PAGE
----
German login alliances: The potential of Verimi and Net-ID
Easy access for customers - Better data for the companies involved
They both actually want the same thing, yet they haven’t joined forces. Sparing German users the need to remember and type in passwords while securing for themselves the wealth of valuable data about their users’ online behavior. For enterprises, this is a step in the right direction.
Net-ID went online in October and became the second of the two German login alliances. Most members of the alliance are players in the television landscape and the digital and advertising industry. Among others, they include the RTL Group, ProSiebenSat1, two heavyweights from the eCommerce world – Zalando and Otto. Also on board are Ströer Digital Media and IQ Digital on the marketer side – and United Internet. With their more than 30 million web.de and GMX accounts right off the bat, the latter members in particular bring a broad customer base that can use the service with the existing e-mail passwords without major effort. The idea behind this is simple: a user with such an account can log in to dozens of partners with using the same data, as one would with a skeleton key.
Approximately 60 partner websites were already launched and more partners are expected to join in the coming months. “Net-ID creates a system that gradually maps the entire digital value chain for users and partners alike,” explains Sven Bornemann, Board Chairman of the European Net-ID Foundation. In this way, each partner will contribute to awareness and expansion of Net-ID through its user base. “The legal form as a foundation also facilitates admission of companies that compete with one another,” explains Jan Oetjen, Chairman of the Foundation Council of the Net-ID Foundation.
Alternative approach at Verimi
Verimi also wants to be regarded as a virtual skeleton key. A network launched in April, Verimi is backed by Allianz, Deutsche Telekom, Deutsche Bank and Axel Springer, among others; they were joined several weeks ago by Volkswagen and the German railway Deutsche Bahn. Unlike Net-ID, here a user must first log in to use the service, but can then, for instance, conduct banking business with Deutsche Bank or integrate his or her Telekom data. As Dirk Backofen, the head of security at Telekom, explains, “the decision to participate in Verimi was motivated by a desire to advance secure digital identity under the protection of the strict German laws on data protection.” All in all, the focus at Verimi is more on security-relevant applications and less on media applications or online advertising. The potential and orientation of Verimi and Net-ID are thus somewhat distinguishable from one another.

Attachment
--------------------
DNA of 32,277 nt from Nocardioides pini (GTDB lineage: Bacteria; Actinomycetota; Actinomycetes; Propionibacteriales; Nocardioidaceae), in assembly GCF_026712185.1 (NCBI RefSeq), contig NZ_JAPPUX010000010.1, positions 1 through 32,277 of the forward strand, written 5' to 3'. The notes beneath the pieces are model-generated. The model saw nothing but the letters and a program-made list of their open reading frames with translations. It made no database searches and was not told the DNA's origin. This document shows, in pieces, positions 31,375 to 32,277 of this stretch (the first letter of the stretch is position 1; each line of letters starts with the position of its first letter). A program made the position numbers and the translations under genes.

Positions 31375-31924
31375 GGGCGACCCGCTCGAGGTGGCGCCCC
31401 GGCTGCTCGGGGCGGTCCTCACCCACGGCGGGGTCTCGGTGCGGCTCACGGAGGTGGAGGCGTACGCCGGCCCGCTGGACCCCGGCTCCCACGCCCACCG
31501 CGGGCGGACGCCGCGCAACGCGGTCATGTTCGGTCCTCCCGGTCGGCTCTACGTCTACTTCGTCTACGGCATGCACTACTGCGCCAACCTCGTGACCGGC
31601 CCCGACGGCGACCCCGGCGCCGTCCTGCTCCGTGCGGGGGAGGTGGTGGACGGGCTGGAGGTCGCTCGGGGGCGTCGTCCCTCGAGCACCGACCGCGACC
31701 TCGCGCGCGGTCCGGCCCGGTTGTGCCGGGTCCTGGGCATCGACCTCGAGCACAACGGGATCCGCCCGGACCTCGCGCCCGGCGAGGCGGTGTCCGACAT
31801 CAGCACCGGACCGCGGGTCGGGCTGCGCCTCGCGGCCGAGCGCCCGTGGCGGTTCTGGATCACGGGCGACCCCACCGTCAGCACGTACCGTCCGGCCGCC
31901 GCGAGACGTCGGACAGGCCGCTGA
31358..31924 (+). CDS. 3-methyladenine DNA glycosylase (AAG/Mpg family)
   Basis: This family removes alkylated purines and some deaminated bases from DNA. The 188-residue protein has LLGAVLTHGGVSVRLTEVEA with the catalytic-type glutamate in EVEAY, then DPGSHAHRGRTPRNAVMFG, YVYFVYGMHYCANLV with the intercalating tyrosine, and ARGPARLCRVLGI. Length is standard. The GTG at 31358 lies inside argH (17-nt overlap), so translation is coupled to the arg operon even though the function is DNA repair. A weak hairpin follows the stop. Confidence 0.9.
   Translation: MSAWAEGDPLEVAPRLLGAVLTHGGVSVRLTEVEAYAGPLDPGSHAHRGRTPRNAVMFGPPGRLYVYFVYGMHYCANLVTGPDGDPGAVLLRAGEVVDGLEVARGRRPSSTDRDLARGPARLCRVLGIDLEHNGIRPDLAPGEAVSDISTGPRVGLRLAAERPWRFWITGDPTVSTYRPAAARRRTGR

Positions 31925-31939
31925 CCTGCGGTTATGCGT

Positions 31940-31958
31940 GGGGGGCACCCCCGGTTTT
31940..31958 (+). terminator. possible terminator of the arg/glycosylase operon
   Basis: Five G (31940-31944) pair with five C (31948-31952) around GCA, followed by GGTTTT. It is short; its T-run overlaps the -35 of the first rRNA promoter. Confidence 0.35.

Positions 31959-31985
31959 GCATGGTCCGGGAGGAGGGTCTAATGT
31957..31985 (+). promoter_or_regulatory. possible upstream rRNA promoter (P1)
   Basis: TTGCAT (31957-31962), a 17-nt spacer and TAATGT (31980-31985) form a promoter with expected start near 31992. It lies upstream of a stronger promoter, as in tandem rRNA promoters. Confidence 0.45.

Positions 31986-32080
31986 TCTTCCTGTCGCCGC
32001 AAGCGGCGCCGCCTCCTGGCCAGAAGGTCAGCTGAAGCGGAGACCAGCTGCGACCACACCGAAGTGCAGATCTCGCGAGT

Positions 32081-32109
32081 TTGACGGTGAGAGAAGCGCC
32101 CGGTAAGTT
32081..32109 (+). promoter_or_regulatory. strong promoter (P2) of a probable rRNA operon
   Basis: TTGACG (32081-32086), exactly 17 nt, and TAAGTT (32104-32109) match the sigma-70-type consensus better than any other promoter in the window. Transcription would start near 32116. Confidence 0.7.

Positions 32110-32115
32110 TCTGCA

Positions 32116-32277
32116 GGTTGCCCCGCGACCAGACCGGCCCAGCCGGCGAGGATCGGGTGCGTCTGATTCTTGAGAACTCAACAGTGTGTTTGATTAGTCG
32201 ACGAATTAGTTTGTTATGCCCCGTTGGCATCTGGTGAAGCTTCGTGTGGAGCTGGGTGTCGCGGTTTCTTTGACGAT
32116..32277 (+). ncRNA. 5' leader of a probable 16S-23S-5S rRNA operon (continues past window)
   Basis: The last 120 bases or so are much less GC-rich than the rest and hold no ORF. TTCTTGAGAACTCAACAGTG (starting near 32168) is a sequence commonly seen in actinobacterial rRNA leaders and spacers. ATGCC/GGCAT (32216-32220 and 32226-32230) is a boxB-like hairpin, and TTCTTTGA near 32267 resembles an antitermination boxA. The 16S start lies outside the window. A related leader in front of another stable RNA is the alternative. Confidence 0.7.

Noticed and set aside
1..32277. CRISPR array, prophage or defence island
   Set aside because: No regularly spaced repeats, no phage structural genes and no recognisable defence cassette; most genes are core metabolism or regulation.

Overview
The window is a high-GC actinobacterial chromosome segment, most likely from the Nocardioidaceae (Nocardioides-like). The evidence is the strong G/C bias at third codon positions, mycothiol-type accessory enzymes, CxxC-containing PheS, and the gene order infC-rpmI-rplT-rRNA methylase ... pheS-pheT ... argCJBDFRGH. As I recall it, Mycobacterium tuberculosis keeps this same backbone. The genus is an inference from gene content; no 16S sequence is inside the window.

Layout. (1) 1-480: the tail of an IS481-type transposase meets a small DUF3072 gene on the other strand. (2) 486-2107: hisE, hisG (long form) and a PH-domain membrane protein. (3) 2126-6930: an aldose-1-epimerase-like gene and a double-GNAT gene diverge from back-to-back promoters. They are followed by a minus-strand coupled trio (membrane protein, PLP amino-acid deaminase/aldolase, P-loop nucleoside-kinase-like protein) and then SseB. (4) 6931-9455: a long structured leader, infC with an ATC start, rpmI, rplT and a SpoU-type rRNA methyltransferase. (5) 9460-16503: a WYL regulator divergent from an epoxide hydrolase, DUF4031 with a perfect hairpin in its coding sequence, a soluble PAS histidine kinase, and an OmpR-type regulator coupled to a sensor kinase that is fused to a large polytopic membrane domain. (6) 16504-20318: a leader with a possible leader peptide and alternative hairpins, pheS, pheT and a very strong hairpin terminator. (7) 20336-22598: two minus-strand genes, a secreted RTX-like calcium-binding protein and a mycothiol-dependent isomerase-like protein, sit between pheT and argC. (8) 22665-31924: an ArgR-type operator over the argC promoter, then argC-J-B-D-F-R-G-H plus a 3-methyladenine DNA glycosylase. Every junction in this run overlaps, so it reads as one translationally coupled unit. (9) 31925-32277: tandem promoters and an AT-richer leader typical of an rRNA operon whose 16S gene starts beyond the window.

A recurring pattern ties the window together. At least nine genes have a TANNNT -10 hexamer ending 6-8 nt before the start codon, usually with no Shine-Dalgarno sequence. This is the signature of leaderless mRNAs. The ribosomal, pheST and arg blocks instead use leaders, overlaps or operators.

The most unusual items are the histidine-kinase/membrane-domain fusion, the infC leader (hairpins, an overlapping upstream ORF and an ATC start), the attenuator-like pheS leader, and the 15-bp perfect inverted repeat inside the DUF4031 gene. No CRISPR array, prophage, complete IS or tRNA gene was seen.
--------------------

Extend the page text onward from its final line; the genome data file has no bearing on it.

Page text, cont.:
Both systems advertise that customers will remain in control of their data and will only have to share the data they really want to share and as required to use the portal. Neither is an open standard in terms of code transparency, though; at most, they are open in the fact that partners are welcome and encouraged to join in. Subject to the specifications of the company to which login is sought, the user has to decide which data to retain for him- or herself, and which parts of the data record to share. After all, the requirement of data economy under GDPR ensures that customers do not disclose more than necessary.
No one can quite say why the two German login alliances didn’t manage to join forces; word has it that the participants’ business models and wishes were too divergent. Together, however, they intend to pit themselves against American competitors Google and Facebook, which provide simplified access control for numerous sites.
The bottom line: Easier logins bring more usable data
And because this succeeded, further companies in the digital sector can only be encouraged to implement one of the new standards in their own authentication. Companies should specifically avail themselves of the opportunity of an upcoming relaunch process to institute one of the systems. They not only simplify access for their customers but also ensure that they will provide them with more data and will be logged in more frequently. This increase in data, in turn, will help companies better understand their users and serve them more effectively with more targeted, personalized recommendations and advertisements – a privilege that the large US corporations have secured for themselves increasingly in recent months and years.
Incidentally, there is no need for customers or the participating companies to be concerned about data protection: Customer authentication takes place centrally and pseudonymously until the customer releases the required personal data (address, telephone number, etc.). But even if two German systems are better than none, the problem that remains is that of the chicken and the egg: Only with enough participants will it be possible to find like-minded parties in the economy – and only if there are enough companies involved will there be an incentive for the customer. To increase public awareness, the Net-ID Foundation is planning a major advertising campaign with the concentrated media power and necessary advertising by the participating companies: RTL, ProSiebenSat1 and United Internet.